My PhD supervisor and I are co-authoring a paper. We have an excellent relation, and he is both a well-regarded scientist in its field and a deeply religious person. In our co-authored paper, he wants to include, for the first time in his career, a perfunctory thanks to God in the acknowledgements. Nevertheless, our field has an ongoing and widely publicized scuffle with intelligent design and I am afraid that such statement might hinder the paper’s credibility or insult some readers.

Although not religious, I am a strong defendant of people’s (and my supervisor’s) freedom of belief as long as their doctrines are non violent or discriminatory, which his aren’t. It is, for me, a matter of tolerance. He also is very respectful of my position and has made clear that he didn’t wanted to sneak the sentence without my consent. Furthermore, he is not trying to push any religious agenda, it is simply something that has to do with his personal beliefs.

The paper is sound from a scientific stance, no single word in its body hints anyhow to God to fill gaps in the argument and he isn’t planning to include a grandiloquent dedication, but I am still afraid that squeamish readers would take matters personally and discard the paper without a second reading, affect my career in the long the long term or, even worse, we might hit the news (“see these people, they are thanking god in their paper”).

Am I risking something big if I say “yes”, go ahead? Should I refuse to let him put the word God in the paper? Is there any precedent of a paper in which God was thanked by the authors?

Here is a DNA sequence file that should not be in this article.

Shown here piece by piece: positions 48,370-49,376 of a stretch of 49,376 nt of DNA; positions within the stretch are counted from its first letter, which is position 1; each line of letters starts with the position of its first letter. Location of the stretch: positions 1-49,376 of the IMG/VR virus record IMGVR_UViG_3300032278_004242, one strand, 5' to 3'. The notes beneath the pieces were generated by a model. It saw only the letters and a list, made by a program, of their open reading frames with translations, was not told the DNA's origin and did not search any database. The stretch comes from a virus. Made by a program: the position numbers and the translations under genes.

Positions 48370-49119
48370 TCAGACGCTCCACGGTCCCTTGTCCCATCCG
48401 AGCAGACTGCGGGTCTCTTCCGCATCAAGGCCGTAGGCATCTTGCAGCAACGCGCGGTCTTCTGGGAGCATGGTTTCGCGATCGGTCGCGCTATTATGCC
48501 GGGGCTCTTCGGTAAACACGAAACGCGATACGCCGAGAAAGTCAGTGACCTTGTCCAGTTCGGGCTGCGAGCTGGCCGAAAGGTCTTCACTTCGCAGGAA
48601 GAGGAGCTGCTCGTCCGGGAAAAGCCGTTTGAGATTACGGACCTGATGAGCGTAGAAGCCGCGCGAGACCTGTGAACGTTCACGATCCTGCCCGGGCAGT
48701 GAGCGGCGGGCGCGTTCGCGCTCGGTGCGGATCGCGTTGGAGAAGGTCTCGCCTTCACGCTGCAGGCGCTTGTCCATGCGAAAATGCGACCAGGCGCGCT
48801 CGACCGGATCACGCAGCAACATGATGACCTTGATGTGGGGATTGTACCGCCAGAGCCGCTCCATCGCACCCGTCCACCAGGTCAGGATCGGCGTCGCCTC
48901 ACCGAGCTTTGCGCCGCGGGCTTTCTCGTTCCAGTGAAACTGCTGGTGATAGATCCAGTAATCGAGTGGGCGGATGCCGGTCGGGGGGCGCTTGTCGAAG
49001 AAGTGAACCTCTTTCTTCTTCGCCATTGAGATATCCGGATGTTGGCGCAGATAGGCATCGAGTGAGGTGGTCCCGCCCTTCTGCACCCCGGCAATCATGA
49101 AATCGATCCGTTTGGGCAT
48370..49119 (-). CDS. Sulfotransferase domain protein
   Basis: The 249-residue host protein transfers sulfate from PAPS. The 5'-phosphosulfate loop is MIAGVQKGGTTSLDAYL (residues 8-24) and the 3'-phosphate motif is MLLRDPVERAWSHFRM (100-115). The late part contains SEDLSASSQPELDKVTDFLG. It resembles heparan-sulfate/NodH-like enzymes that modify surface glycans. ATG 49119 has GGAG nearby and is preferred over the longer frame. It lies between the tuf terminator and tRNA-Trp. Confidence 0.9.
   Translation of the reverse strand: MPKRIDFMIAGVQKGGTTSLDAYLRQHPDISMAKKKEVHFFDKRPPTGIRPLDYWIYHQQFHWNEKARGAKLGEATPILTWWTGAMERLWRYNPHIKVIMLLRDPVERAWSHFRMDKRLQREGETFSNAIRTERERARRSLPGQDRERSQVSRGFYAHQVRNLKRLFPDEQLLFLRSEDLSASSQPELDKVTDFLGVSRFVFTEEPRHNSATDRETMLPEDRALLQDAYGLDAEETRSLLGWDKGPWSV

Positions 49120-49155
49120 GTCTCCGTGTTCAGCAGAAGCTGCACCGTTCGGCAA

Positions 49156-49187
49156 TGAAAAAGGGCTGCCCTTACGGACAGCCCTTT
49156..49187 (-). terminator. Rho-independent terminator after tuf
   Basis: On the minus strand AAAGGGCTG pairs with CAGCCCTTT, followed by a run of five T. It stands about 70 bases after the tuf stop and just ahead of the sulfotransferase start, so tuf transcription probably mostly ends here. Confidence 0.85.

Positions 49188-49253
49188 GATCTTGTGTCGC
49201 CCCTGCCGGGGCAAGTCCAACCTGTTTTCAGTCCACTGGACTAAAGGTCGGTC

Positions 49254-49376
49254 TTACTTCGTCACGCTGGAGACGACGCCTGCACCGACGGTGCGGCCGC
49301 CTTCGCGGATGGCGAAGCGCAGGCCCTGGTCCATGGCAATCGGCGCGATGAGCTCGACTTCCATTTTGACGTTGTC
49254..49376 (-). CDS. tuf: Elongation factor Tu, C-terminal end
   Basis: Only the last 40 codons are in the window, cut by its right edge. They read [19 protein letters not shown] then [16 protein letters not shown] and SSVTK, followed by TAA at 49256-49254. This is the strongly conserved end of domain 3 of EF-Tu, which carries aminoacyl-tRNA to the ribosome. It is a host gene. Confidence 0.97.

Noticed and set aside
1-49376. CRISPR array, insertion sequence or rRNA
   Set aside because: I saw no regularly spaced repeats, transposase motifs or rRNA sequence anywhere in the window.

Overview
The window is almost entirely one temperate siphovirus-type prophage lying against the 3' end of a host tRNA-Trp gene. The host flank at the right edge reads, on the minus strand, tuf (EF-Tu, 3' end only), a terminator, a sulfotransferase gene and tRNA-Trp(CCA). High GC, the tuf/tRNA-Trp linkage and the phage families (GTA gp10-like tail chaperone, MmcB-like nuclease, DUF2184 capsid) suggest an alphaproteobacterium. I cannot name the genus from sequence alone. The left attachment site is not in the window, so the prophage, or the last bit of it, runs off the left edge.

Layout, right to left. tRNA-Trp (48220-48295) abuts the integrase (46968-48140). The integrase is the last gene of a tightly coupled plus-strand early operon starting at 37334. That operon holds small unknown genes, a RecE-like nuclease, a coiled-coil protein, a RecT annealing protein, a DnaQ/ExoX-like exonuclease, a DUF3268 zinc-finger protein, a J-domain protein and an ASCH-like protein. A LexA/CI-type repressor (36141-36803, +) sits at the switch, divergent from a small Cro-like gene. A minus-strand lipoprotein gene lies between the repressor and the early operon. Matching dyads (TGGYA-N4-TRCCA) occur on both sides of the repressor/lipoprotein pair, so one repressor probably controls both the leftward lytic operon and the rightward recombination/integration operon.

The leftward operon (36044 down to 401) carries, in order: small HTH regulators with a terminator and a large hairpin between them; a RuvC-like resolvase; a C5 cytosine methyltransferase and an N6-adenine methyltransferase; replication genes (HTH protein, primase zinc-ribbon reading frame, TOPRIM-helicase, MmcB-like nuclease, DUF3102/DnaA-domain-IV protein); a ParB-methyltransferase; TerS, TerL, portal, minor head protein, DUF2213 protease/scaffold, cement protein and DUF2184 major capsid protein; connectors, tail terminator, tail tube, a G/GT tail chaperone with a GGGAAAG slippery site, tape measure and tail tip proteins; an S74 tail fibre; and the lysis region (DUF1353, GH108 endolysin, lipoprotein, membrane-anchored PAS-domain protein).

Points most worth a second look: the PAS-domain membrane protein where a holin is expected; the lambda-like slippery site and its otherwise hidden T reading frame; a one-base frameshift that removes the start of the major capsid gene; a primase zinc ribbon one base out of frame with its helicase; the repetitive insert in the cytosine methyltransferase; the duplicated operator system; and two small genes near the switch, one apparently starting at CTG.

EDIT: This questions has been flagged as duplicate. I would like to clarify why it’s different:

  1. The authorship of a thesis, including its acknowledgements, belongs to the student and is not shared with the supervisor. It is (explicitly or implicitly) understood that everything that goes into a thesis was written by the student and approved by the supervisor, but, in regards with the acknowledgements, it’s the students choice who to thank and the supervisor has no voice or vote on that matter. Have you ever seen thesis acknowledgements written jointly by supervisor and student? Can a supervisor ask a student to thank his wife (or his God)? Probably not. On the contrary, authorship and responsibility is fully shared in papers.
  2. Theses are more of a formality and can be stored for decades without much attention. Papers, on the other side, are meant to reach the large amounts of readers and it is very likely that someone, sooner or later, will spot the dedication.
  3. I wasn’t clear enough about a key point in my question and will expand here. I wouldn’t mind saying “yes” to my supervisor or following @Ritz recommendation if this was a paper in, lets say, accounting, business administration or even engineering, but my field is in full confrontation with intelligent design and some people might read the acknowledgements as a nod to the movement. (I see my supervisor as a good example of NOMA. Some people can do excellent science and be religious. So far, in the scientific realm, we are doing pretty well, but the reader is not going to care about that.)

Leave a reply

<a href="" title=""> <abbr title=""> <acronym title=""> <b> <blockquote cite=""> <cite> <code> <del datetime=""> <em> <i> <q cite=""> <s> <strike> <strong>